• Always remember the 4 R’s;
    • Reuse – Do this as much as you can.
    • Repurpose – Every chance you get.
    • Reinvent – You’d be surprised what you can do with on old plastic bottle, for instance.
    • Recycle – And always rinse off the guck!


  • Having specialized containers in strategic locations is a big help to the process. For instance;
    • Compost container on the counter by the kitchen sink basin with a removable plastic bag insert.
    • Recycle trash can right outside the back door, with the lid off so you can literally throw your recycles from the door, to the can, no fuss, no muss. That’s how I do it.


  • Any worries about your compost friendly material stinking up the place can be put to rest. The compost, in fact doesn’t stink. And if you’re worried about it anyway, you can always empty it every night to eliminate any chance of odor buildup. Empty often! Also this keeps your trash can from stinking and attracting flies. No flies means no maggots!

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I didn't expect to see this here. But it does remind me of something that has bothered me about the "environmental movement". I was recycling and repurposing long before it became an international Green Agenda. I frequently visited salvage yards to "recycle" perfectly good used parts to keep my inexpensive car going when I was in college. Household items that were broken were either fixed, or the parts salvaged to make something useful. I learned this from senior citizens, the ones who lived through the depression. Not even this latest composting fad is new. A couple generations ago everyone used compost in their gardens.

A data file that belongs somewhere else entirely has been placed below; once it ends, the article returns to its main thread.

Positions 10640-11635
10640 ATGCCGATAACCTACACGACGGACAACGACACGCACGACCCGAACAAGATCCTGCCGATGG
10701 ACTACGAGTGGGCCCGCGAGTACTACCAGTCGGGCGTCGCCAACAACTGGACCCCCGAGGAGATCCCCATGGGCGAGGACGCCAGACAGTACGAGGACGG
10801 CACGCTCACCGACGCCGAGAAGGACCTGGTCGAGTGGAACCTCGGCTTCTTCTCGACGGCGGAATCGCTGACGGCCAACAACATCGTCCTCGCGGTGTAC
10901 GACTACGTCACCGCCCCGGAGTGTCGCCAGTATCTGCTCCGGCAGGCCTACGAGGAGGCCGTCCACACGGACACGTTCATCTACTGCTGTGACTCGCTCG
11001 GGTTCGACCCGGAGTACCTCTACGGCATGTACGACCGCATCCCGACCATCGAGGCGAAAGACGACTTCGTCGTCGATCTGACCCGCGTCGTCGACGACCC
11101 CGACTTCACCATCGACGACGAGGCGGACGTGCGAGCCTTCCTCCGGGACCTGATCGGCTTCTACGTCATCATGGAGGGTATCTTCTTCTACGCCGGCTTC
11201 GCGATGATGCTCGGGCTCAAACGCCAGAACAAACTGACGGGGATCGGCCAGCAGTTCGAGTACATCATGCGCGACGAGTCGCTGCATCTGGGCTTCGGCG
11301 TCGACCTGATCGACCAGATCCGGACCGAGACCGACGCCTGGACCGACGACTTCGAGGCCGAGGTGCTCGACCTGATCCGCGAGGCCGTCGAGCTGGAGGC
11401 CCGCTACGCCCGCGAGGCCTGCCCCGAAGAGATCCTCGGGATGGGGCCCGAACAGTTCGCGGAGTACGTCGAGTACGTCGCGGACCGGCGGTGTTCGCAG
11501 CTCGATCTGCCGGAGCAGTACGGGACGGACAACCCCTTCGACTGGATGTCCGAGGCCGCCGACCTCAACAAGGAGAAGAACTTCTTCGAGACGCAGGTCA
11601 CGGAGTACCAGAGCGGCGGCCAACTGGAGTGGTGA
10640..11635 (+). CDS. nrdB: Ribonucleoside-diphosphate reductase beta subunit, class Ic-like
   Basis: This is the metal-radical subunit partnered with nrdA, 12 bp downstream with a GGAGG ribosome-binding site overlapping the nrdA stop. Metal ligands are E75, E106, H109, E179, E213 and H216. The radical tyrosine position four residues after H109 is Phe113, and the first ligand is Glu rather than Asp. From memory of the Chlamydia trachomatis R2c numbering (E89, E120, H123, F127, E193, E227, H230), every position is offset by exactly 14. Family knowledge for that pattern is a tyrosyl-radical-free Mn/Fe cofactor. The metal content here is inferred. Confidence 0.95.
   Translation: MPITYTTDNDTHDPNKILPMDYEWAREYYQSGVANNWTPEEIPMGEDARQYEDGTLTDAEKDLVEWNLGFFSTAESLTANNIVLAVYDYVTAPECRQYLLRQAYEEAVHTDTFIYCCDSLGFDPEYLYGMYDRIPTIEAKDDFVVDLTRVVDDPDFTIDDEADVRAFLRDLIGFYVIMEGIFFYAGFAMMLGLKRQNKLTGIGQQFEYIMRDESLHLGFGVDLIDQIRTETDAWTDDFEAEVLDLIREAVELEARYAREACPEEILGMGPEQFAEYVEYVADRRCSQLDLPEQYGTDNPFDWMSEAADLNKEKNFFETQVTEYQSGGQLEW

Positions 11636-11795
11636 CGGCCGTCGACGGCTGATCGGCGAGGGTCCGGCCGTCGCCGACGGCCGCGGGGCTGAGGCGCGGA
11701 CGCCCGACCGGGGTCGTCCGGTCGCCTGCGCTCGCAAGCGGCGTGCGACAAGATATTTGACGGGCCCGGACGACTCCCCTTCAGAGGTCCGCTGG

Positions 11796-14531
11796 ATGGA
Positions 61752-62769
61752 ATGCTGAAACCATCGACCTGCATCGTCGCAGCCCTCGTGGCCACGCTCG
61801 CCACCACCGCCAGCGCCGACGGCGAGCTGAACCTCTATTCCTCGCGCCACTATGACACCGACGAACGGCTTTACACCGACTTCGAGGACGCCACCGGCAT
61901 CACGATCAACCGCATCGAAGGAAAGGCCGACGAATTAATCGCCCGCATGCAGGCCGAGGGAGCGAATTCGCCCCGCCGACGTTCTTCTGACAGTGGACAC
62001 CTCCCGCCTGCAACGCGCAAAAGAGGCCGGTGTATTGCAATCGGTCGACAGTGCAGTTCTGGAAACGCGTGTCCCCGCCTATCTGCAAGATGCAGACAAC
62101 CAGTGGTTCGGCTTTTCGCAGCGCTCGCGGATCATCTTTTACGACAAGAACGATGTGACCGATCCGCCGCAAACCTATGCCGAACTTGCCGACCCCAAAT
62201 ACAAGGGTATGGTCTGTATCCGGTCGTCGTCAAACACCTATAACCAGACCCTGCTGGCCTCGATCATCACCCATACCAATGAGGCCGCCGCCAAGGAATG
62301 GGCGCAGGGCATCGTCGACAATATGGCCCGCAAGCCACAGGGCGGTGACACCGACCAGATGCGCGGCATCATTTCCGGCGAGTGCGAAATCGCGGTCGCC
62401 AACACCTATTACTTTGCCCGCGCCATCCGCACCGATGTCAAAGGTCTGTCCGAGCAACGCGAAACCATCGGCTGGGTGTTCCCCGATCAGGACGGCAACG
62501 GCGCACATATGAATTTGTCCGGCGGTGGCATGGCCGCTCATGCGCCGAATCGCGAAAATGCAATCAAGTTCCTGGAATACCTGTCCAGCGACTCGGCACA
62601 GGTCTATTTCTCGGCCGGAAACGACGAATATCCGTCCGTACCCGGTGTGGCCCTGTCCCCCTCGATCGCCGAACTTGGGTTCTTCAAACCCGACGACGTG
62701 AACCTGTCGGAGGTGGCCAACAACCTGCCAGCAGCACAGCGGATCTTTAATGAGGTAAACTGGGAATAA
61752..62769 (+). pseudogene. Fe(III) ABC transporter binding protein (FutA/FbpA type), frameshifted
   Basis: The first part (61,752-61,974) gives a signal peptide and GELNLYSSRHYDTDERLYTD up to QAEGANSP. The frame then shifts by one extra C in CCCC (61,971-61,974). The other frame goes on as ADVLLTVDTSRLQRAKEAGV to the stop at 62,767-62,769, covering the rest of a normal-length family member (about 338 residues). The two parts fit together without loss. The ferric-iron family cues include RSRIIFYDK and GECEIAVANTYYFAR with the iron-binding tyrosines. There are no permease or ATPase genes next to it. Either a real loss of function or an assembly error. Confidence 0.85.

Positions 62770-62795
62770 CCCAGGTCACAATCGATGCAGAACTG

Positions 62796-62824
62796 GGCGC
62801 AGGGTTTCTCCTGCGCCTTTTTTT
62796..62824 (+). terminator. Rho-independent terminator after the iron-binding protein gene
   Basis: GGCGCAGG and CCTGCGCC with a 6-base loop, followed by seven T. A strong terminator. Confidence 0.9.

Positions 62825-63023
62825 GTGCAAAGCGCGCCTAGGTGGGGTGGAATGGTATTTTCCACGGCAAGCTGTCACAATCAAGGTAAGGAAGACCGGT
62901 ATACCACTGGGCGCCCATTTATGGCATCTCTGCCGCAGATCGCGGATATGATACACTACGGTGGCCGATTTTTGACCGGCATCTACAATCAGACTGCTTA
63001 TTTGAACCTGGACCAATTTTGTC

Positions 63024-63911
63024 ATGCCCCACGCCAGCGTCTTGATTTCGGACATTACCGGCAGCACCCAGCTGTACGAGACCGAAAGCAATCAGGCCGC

But somewhere along the way, America became professional consumers, with new & improved products that changed us into a disposable society. Everything is disposable now. Nothing is repaired. Perfectly functioning products are tossed-out because newer ones are available. Americans don't even buy cars anymore. They lease them, so they can replace them more often. I call leasing, renting. No one wishes to fix or maintain their cars, just replace them. Computers, TVs, and other electronics are also disposable.

Take a look at the quantity and size of trash containers placed at the curb on trash day. The average home has multiple 45 gallon containers for landfill trash, PLUS several recycling bins. Years ago, the same families had ONE small trash container for everything.

This newfangled Green movement is just marketing.

Here's my addition.